With so many of us at home, it might seem to be an odd time to talk about travel. However, now is a good time to consider arrangements if you are planning travel… well… eventually. Different things will affect your decision whether or not to bring Kitty along including length of travel, reason for travel, pet friendliness of destination, mode of transport, and above all, Kitty’s tolerance for travel. It seems like a lot to think about, but a little thought and planning will help Kitty and you (servant) to have at least a less stressful ride. I am mainly focusing on car travel, as the rules for flying with pets seem to change a lot, and, we have a lot more control over things in our own automobile.
Car Trip Tips: There are a lot of options for less-stress travel in a car.
- A soft carrier seems to be preferred as kitties
generally feel more secure when they are closed in with something that will
adjust with them. Some cats don’t seem to care one way or the other. I have
crate trained dogs and for YEARS, my biggest cat would be lying in the tiny one
meant for the Chihuahua almost every night at bedtime. However, actually using
one of those crates to travel with said cat has been challenging and rather
messy. (Always keep rags or bleachable blankets in plenty during car travel.)
Soft carriers are also a bit easier for testing purposes because they generally
can be unzipped just enough to gain access without Kitty escaping.
- To see or not to see: Generally, my cats have been less upset if
they can see their people. I have buckled them in the front seat with the
carriers facing me so I can reach over to give them a quick scratch or talk to
them. I have had others that will howl
My biggest success here was a 14-hour drive when moving from Ohio to
Georgia with two cats who cried all the way to the vet and back like it was the
end of the world every… single… time! I finally realized that when lighter
music such as light rock and loves songs plus the soothing voice of Delilah played, they were content and
quiet. Even kitties have their preferred
- If possible, especially during a long trip, if
you can get Kitty on a leash and let them venture out with you, that is great
provided you don’t have to wrestle them back into their safe carrier. My track
record on leash training cats is a sad 30%. We attempted it with our youngest
kitty, and as soon as the harness was one, she dragged herself around with her
front legs with her back legs completely limp like she was half paralyzed. We
tried a lot, but it just is not going to happen for my little Gwen.
- If Kitty is not used to travel or is super
stressed during routine trips, and you have a long trip coming up, such as a
long ride for a move, your veterinarian may be able to prescribe a sedative to
help kitty get through it. This is highly dependent on your vet, Kitty’s blood
glucose control, possible side effects of the drug, and Kitty’s overall medical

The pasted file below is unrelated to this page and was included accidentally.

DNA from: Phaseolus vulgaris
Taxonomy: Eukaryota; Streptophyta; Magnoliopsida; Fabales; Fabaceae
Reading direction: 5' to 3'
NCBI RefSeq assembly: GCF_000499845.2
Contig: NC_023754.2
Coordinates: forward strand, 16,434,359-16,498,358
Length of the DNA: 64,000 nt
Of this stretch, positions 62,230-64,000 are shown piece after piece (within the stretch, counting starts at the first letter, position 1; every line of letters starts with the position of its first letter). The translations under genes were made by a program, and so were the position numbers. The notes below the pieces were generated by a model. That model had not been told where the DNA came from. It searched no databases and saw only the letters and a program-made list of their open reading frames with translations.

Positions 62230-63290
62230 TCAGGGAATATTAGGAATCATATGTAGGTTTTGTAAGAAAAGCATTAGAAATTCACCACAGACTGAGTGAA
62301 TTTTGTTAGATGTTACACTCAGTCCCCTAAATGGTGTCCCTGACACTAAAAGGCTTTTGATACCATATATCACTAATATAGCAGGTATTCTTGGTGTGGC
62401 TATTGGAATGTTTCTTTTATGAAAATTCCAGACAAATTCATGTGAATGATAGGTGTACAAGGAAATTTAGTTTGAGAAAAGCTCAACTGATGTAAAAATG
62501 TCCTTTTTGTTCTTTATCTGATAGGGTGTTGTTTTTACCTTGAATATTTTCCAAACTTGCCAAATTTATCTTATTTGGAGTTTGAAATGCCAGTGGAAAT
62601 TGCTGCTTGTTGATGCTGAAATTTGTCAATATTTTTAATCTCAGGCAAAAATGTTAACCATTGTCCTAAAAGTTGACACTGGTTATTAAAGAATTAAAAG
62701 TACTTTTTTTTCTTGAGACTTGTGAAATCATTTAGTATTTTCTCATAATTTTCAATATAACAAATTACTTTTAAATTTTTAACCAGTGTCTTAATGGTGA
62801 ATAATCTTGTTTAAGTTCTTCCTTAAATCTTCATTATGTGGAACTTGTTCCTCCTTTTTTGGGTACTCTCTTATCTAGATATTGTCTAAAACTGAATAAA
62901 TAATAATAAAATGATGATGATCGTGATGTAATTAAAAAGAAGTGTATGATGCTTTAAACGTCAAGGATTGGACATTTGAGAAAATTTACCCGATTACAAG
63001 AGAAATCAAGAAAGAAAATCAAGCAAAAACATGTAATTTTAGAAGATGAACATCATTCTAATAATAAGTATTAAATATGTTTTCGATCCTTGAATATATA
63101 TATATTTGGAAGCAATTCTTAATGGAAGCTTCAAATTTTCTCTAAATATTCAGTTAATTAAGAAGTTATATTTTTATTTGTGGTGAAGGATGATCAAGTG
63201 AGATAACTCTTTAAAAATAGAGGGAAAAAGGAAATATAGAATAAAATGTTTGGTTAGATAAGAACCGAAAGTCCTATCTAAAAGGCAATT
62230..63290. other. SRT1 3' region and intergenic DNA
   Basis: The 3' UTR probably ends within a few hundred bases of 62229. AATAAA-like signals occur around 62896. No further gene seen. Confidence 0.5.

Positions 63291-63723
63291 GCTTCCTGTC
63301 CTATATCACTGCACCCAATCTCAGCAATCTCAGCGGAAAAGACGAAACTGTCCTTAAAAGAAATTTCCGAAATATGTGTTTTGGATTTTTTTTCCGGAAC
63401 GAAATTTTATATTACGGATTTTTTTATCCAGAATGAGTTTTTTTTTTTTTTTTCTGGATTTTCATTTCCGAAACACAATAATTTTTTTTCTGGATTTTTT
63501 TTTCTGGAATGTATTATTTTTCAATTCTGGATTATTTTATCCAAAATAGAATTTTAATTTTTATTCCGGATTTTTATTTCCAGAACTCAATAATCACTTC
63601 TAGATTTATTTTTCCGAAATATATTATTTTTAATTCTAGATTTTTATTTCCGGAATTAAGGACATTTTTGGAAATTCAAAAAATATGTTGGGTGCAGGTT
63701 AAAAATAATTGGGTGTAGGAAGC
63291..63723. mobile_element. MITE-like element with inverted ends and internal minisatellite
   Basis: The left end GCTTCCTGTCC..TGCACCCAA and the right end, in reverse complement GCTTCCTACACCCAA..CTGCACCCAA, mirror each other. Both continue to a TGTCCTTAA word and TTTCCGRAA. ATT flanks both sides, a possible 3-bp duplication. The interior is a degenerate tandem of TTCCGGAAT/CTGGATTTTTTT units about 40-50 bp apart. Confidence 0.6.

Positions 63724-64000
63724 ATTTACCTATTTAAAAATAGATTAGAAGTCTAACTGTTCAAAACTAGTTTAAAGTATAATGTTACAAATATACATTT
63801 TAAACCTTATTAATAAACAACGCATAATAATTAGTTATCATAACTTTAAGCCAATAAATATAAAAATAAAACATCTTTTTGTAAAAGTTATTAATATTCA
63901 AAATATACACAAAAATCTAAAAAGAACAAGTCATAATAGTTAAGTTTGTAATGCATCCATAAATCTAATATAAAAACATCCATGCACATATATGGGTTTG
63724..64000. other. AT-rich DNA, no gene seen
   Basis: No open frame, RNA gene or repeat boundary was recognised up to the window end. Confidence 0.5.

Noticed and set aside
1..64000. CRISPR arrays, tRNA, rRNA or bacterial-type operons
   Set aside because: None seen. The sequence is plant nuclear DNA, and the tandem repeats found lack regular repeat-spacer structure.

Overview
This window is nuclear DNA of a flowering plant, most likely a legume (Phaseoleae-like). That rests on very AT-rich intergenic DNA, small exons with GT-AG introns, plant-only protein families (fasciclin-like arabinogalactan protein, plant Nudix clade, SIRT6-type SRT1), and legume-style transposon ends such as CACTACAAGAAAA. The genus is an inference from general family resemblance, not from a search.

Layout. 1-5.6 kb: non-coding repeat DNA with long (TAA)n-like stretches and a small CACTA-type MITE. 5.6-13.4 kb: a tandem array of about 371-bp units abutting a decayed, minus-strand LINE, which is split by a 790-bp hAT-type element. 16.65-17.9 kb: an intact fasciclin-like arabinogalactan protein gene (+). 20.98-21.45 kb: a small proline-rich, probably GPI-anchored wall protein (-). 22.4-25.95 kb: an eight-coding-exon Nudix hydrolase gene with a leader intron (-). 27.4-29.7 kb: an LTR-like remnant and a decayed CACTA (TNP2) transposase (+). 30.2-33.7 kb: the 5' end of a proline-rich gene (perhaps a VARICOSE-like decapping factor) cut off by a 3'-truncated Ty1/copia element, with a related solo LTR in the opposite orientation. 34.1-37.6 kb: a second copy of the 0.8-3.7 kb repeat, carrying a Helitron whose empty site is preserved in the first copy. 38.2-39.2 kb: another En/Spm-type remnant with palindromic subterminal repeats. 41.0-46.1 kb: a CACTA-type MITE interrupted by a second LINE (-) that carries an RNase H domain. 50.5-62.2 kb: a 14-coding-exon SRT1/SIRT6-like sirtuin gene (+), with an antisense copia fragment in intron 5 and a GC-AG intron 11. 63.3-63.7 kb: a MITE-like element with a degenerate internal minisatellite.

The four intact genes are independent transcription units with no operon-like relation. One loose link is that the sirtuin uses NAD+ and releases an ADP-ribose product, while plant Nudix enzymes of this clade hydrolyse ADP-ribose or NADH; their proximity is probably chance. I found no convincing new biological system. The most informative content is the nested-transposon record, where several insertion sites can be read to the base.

history. I try to avoid this, but if
Kitty is mega stressed, that doesn’t help their diabetic status either. You and
your veterinarian should discuss and be clear on the risks and benefits before
making that decision.
- Take breaks!
Kitty needs to be out to eat and get tested. If the trip is a long one,
spring for a pet-friendly hotel room.
None of my kitties would ever eat while they were in a carrier, and they
need to stretch their legs just like we humans.
It helps to have a travel bag for kitty with the medical essentials but
also a favorite blanket from home, toys, a small litter box for the hotel room
with a supply of kitty’s home litter, and catnip if Kitty likes it. Having
their own “stuff” with them seems to help.
- Know where the American Animal Hospital accredited vets are on your way and near your destination in case of emergency. Even for myself, I find the local hospitals and urgent care clinics before I leave the house. I over prepare on the medical front, but it makes for less panic and scrambling if something does come up.
No matter how you are travelling with Kitty, there is going to be stress. Kitty likes routine and their usual environment. Change for them is scary and unsettling. You may have near perfect control over their insulin and blood sugar levels at home and feel like it is spinning out of control for a bit during a long trip. It is normal to see changes and higher blood sugar levels during stress. Use your journal and adjust insulin and diet as necessary if there is a big swing. If the levels are slightly higher than usual but stabilize when Kitty has calmed down a bit, then no changes may be needed. Expect a couple days of less stable blood sugar levels.
Every Kitty is different, and some are going to take longer to relax in a different environment. For some, it is a matter of hours, and for others it takes days for them to leave the relative safety of the bathroom and its cabinet hidey hole. Visit them, do what you can to entice them and make them comfortable. (When moving, once their furniture arrives and the movers are gone, scoop them up and carry them around to show them their stuff. It smells like them and home, and that usually goes a long way to make them more curious than scared and more willing to check out the new digs.)
Travelling with Kitty can be stressful. Leaving Kitty at home with a caregiver is also stressful. A well-considered plan will make things a lot easier. Getting with your veterinarian ahead of time for a consultation on what to do based on Kitty’s behavior and blood glucose control will go a long way toward your peace of mind, and, hopefully, an easier travel experience.
The Feline Diabetic Support Group on FB is available with a lot more real-world tips for travel and all things sugar babies!
Stay healthy out there!